December 09, 2015

Martin Wolf insists on covering up for the bank regulators by blaming the bankers for the credits to Greece.

Sir, on December 9, you republished an article Martin Wolf wrote in January “Greek debt and a default of statesmanship”, and on which I have already commented.

Though I agree with most of its conclusions I must firmly repeat my objection to one of its arguments. Especially since by appearing again it seems to imply no repentance by Mr. Wolf.

Wolf writes: “[A] proposition is that the Greeks borrowed the money and so are duty bound to pay it back, how ever much it costs them. This was very much the attitude that sustained debtors’ prisons. The truth, however, is that creditors have a moral responsibility to lend wisely. If they fail to do due diligence on their borrowers, they deserve what is going to happen. In the case of Greece, the scale of the external deficits, in particular, were obvious. So, too, was the way the Greek state was run”

And with that Wolf shamefully turns a blind eye to that it was the bank regulators who, with their shamefully insignificant capital requirements for banks when lending to Greece, created a temptation extremely hard to resist for bankers who all compete in terms of the return on equity they can produce for their shareholders… and in terms of the bonuses they can receive for themselves.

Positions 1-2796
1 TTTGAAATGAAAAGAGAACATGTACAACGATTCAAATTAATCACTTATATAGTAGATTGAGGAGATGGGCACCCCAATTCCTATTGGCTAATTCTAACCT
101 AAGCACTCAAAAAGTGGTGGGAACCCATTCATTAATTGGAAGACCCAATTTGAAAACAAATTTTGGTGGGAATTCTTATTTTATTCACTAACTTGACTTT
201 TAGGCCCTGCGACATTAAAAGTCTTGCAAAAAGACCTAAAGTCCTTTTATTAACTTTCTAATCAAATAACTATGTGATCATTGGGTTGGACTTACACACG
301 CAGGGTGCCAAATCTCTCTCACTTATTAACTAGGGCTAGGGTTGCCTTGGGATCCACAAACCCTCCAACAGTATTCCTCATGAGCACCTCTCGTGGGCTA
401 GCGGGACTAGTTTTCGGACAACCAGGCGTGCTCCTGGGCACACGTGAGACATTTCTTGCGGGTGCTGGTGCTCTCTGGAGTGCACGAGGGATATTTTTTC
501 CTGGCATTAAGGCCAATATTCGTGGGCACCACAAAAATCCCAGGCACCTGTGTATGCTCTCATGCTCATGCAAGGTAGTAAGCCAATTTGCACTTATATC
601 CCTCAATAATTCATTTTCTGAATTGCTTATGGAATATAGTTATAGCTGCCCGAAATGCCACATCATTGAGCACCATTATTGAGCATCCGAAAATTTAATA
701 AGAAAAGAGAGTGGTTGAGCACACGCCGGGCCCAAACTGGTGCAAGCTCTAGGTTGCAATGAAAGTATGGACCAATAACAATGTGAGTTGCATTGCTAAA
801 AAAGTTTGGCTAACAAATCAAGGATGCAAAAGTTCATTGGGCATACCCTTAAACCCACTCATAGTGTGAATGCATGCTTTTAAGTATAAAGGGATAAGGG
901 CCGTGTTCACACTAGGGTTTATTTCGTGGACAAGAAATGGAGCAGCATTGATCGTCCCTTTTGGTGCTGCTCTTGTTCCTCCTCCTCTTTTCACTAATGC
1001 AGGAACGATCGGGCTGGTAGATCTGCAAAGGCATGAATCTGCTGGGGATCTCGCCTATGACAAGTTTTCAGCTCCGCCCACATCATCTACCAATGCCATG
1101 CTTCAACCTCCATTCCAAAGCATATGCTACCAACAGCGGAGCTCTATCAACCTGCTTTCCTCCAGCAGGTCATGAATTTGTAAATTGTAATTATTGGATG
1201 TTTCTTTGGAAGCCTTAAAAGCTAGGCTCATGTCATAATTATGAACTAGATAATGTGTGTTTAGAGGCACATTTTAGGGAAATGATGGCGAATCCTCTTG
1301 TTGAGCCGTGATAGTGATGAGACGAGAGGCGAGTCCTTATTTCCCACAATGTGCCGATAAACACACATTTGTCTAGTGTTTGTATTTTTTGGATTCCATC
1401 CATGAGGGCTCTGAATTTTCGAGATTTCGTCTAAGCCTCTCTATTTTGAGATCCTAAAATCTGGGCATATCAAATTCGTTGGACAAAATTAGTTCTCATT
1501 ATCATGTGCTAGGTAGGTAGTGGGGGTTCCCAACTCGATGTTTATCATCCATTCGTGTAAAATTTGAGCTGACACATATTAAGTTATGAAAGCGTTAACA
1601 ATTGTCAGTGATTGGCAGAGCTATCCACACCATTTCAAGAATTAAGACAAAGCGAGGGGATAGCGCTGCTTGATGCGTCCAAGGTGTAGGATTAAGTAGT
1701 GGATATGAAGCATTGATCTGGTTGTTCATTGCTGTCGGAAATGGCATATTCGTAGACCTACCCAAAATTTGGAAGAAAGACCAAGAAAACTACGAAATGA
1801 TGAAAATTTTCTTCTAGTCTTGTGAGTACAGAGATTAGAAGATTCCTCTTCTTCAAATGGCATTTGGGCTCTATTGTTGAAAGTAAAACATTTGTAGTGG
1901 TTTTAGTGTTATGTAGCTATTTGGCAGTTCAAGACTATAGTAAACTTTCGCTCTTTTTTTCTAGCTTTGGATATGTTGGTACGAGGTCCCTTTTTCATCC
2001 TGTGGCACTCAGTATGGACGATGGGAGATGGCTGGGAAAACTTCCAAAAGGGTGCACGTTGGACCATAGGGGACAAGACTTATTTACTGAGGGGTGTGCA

For instance, if a banker wanted to lend to a Greek SME it could only leverage its equity and the support it received from society about 12 to 1. But if the bank lent instead to the Greek government, then it could leverage 60 times to 1 and more. In such circumstances what banker could explain to his board that it was better to lend to unrated Greek SMEs than to the Greek government… and especially when Greece was rated A at the time it was awarded all the big credits?

@PerKurowski ©